Studies of the Effect of Microstructure on the Dynamic Behavior of Granular and Particulate Media (First Year Report)
Annual rept. Mar 1993-Feb 1994
RHODE ISLAND UNIV KINGSTON DEPT OF MECHANICAL ENGINEERING AND APPLIED MECHANICS
Pagination or Media Count:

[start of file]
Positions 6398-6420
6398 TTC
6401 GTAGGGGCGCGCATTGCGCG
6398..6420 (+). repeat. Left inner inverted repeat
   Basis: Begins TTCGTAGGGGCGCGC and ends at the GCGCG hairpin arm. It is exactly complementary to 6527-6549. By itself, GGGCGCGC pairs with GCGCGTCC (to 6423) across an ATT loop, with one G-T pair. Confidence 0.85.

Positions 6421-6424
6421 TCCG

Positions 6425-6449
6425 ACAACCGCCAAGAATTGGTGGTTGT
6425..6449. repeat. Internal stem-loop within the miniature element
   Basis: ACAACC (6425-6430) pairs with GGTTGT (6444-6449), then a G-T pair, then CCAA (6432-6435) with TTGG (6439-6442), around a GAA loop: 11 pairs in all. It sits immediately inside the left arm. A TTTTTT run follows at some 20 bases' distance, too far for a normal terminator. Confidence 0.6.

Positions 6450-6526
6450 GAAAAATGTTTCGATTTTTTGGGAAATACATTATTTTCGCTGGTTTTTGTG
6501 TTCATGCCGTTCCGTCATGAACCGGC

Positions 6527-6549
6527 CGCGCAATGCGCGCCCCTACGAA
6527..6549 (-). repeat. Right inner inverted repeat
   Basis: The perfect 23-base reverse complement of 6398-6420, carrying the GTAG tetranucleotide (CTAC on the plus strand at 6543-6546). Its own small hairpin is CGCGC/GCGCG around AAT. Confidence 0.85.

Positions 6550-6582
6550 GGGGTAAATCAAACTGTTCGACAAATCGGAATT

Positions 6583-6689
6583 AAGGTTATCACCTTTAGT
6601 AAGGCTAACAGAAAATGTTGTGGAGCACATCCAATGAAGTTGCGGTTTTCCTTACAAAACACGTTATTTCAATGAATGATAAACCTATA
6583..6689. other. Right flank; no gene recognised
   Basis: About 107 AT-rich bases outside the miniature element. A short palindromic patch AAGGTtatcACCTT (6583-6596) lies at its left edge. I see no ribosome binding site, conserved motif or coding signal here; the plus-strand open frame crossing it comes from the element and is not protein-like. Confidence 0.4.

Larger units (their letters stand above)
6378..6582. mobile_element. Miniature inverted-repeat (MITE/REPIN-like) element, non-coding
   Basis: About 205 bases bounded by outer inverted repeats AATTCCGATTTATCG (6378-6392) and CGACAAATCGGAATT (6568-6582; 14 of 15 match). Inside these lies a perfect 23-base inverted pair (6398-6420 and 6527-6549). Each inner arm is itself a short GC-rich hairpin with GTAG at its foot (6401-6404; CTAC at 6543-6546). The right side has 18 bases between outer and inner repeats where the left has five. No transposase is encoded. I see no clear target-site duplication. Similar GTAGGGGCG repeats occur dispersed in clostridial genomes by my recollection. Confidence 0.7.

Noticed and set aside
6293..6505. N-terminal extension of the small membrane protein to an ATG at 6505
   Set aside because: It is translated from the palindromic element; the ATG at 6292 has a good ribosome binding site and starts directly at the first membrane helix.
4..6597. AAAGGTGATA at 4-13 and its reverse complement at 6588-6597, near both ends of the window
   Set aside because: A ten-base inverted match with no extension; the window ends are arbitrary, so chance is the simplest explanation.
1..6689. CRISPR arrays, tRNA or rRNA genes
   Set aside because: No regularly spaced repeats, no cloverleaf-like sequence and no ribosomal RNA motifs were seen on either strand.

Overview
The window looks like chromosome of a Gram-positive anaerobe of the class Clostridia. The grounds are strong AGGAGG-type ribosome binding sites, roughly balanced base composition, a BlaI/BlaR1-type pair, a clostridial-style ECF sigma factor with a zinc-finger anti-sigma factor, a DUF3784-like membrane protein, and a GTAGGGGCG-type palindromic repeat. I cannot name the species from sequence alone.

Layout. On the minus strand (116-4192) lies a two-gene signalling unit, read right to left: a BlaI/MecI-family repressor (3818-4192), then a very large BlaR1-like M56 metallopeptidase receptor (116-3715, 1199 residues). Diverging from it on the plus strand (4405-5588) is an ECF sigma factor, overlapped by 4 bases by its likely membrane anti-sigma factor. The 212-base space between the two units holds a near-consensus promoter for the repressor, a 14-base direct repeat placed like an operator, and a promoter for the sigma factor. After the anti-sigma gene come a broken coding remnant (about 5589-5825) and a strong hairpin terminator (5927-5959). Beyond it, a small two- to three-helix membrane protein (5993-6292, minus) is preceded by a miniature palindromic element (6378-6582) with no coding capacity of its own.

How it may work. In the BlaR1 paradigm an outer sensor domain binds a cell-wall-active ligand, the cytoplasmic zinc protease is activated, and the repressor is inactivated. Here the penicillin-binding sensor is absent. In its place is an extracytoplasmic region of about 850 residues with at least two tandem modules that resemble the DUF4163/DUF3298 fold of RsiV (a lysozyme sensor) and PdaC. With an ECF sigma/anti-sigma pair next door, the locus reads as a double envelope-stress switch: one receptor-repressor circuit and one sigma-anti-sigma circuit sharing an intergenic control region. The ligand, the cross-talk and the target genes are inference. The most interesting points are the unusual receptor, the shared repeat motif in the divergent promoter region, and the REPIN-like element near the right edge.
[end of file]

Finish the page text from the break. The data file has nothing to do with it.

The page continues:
A combined experimental-numerical investigation is being conducted to study dynamic load transfer in particulate materials due to explosive loadings. The primary emphasis in the study is to relate the microstructural features of the particulate media tot he load transfer process. The experimental techniques of dynamic photoelasticity is used to investigate the effect of cementation and of the particle shape on the local contact stress fields. The stiffness of the cement relative to that of the particle controls the location of the peak contact stresses. Strong cementation increases the load transfer velocity and also promotes fracture of the particles. The particle shapes as presently studied in this research program seem to have little influence on the load transfer process. The applicability of the fiber optic sensors and the speckle techniques to contact stress measurements is evaluated. Fiber optic sensors show promise of future applications to three dimensional problems. Discrete element numerical wave simulation has been conducted for saturated granular materials through the introduction of a new contact law using elastohydrodynamic theory. Pore fluid acts to decrease the wave speed and increase the attenuation. Future numerical studies will focus on additional changes of the interparticle contact response through cementation and particle shape effects.